No Other World
Somewhere between 70 and 80 per cent of Indian Americans hold at least an undergraduate degree. Comprising doctors, software developers, Wall Street analysts and the like, they are also America’s richest ethnic group, boasting a median household income of over $100,000, which is twice the national median.
Correspondingly, Indian American fiction—Jhumpa Lahiri being the signal example— reflects the urbane, largely upper middle class ethos of the community. Rahul Mehta is distinguished not just by his West Virginia upbringing but by his homosexuality. Quarantine, a collection of plangent albeit hopeful short stories, was published in 2010. Since then, he has taught in a small university town in upstate New York, far from the metropolitan areas where most Indian Americans live. His first novel, No Other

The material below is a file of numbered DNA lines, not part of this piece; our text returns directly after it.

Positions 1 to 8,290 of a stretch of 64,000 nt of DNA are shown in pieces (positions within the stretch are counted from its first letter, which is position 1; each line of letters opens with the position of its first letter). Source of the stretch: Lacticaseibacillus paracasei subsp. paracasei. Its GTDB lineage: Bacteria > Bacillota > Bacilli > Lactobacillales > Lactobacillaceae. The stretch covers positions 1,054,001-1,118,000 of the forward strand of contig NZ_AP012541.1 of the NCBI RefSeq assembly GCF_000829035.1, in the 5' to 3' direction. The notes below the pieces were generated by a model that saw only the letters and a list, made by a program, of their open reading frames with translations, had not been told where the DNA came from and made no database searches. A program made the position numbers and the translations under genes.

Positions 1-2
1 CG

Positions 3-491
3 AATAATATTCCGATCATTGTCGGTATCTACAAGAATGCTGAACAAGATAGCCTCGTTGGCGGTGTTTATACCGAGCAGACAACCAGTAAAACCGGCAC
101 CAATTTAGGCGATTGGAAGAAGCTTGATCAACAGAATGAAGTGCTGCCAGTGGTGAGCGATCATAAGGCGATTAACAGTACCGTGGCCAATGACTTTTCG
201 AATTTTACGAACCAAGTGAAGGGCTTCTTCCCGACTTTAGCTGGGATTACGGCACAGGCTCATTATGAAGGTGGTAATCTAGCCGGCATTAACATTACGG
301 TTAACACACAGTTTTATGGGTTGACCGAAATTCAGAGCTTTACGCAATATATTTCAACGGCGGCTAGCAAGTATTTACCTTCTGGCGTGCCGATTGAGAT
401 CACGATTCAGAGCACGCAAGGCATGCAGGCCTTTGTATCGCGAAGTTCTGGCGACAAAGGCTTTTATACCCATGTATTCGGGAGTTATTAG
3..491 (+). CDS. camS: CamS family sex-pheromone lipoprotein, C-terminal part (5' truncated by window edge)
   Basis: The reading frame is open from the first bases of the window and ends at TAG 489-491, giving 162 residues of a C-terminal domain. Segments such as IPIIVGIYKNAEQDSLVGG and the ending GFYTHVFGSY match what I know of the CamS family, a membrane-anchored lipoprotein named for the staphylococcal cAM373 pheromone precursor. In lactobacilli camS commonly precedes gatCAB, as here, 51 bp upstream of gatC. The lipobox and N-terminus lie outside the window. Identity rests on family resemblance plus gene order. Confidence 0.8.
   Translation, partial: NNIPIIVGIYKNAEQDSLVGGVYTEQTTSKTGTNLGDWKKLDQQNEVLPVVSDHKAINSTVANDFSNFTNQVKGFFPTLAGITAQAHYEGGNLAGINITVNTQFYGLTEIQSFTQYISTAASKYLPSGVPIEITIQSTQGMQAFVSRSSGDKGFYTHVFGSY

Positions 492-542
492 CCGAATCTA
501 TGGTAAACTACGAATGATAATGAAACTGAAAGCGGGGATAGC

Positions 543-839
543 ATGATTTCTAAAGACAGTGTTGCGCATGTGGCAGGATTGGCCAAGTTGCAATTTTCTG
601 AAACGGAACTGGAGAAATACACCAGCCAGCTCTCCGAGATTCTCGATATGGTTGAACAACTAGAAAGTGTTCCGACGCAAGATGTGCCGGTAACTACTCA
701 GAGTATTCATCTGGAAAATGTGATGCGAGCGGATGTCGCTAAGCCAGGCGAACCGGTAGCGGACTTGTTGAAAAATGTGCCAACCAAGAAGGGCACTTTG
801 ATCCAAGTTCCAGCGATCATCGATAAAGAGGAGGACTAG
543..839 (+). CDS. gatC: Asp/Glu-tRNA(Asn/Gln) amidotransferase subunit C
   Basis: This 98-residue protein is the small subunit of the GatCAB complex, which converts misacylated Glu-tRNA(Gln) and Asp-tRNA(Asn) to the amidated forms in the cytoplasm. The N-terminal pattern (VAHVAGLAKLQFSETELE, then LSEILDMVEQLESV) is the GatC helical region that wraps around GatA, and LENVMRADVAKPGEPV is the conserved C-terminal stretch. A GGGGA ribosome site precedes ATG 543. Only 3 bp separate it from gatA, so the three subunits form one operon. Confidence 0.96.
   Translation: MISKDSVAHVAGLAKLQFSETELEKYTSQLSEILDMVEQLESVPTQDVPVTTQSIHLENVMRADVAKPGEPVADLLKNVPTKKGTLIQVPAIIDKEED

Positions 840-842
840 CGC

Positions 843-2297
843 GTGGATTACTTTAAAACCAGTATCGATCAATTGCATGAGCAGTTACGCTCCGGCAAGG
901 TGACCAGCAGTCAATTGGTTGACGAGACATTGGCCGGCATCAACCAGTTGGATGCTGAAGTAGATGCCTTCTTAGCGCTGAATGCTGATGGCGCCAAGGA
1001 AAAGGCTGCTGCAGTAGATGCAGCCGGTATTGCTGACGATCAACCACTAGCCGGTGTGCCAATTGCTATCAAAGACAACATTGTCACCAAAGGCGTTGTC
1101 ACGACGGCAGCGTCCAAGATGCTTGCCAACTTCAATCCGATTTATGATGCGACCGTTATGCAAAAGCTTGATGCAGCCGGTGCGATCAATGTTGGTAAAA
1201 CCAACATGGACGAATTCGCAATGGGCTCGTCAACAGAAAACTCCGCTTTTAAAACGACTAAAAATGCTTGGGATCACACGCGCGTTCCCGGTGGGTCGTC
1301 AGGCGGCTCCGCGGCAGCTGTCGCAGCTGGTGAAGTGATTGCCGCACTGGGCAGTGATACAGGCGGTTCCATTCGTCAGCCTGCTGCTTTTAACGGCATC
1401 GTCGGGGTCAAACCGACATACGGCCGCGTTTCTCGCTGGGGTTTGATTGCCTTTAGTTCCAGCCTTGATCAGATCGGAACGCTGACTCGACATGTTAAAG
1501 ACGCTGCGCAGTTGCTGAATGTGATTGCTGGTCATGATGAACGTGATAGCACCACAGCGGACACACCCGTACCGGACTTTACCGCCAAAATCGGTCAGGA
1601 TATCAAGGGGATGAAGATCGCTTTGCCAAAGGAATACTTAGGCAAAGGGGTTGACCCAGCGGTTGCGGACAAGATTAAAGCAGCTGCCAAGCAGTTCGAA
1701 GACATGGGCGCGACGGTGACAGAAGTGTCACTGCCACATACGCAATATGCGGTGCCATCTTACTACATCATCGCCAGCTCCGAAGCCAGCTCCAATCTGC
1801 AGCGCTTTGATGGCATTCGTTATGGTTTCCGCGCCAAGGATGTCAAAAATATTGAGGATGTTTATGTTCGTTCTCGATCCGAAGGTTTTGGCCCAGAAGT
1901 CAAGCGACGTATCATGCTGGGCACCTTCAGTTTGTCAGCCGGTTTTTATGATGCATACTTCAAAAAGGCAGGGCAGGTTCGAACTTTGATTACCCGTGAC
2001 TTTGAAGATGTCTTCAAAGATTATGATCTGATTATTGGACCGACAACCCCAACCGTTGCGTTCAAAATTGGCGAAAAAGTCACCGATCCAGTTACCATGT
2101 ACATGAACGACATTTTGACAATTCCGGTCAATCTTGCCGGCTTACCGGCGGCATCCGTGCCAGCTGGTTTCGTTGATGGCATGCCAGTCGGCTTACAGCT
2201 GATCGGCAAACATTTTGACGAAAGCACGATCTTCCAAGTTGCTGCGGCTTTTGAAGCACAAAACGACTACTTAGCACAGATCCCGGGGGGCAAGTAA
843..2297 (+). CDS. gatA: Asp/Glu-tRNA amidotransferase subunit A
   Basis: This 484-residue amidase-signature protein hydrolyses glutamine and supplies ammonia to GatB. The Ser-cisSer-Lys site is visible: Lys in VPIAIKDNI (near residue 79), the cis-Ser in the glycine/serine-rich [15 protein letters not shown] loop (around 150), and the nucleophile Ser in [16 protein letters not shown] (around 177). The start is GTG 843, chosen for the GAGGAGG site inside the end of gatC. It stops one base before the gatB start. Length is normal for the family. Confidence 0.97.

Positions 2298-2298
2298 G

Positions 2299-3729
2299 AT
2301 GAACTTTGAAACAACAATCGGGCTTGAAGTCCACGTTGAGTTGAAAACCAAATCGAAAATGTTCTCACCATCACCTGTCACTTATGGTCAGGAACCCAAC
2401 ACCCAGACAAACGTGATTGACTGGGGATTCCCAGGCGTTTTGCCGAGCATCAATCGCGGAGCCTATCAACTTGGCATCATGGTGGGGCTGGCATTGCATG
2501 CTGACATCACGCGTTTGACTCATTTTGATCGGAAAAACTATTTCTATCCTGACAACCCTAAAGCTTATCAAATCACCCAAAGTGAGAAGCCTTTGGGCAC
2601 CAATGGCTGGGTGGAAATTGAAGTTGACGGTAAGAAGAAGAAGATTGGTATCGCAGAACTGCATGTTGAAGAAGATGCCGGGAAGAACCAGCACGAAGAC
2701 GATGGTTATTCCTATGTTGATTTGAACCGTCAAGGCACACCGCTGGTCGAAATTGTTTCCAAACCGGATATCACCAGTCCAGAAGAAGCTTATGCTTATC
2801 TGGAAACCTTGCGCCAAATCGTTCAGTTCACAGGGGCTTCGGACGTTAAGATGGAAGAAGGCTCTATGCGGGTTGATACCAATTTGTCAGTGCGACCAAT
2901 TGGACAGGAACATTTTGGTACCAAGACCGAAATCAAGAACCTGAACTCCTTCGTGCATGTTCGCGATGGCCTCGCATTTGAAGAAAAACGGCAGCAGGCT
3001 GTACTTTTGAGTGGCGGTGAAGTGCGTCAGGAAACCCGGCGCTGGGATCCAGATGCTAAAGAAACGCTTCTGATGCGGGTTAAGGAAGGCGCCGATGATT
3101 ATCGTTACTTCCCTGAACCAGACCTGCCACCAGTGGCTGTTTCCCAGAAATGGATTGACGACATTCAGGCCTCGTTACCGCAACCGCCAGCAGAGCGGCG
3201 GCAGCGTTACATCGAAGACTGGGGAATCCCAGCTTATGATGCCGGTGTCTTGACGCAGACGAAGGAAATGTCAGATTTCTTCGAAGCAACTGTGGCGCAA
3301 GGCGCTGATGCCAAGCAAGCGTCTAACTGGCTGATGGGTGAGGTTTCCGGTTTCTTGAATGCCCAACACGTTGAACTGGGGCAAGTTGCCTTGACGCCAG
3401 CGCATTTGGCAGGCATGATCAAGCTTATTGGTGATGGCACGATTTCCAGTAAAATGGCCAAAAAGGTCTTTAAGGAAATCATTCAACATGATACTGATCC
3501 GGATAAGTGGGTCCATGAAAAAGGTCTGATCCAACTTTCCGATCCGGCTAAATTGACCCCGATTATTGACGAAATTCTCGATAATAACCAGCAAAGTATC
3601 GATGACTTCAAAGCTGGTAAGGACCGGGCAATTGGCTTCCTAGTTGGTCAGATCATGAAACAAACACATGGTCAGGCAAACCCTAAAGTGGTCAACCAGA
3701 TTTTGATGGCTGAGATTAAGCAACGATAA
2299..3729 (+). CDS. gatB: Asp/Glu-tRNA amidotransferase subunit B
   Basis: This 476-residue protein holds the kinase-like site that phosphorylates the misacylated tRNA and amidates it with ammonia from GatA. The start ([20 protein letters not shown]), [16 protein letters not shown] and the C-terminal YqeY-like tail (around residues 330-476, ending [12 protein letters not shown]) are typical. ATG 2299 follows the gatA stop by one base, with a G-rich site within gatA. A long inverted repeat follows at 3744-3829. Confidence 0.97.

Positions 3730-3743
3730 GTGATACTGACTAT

World, is out at the end of this month. It opens with Kiran Shah, “twelve, almost thirteen” gazing into a farmhouse in rural New York, or rather, at the father of a schoolmate whose house it is. The novel stretches from mid-1980s America to India a decade later, a family saga that is at once transgressive and conventional, that plumbs emotional depths while in other parts barely skirting the surface. It is uneven but compelling, shedding light on little considered aspects of the Indian American experience.
illustration by ANIRBAN GHOSH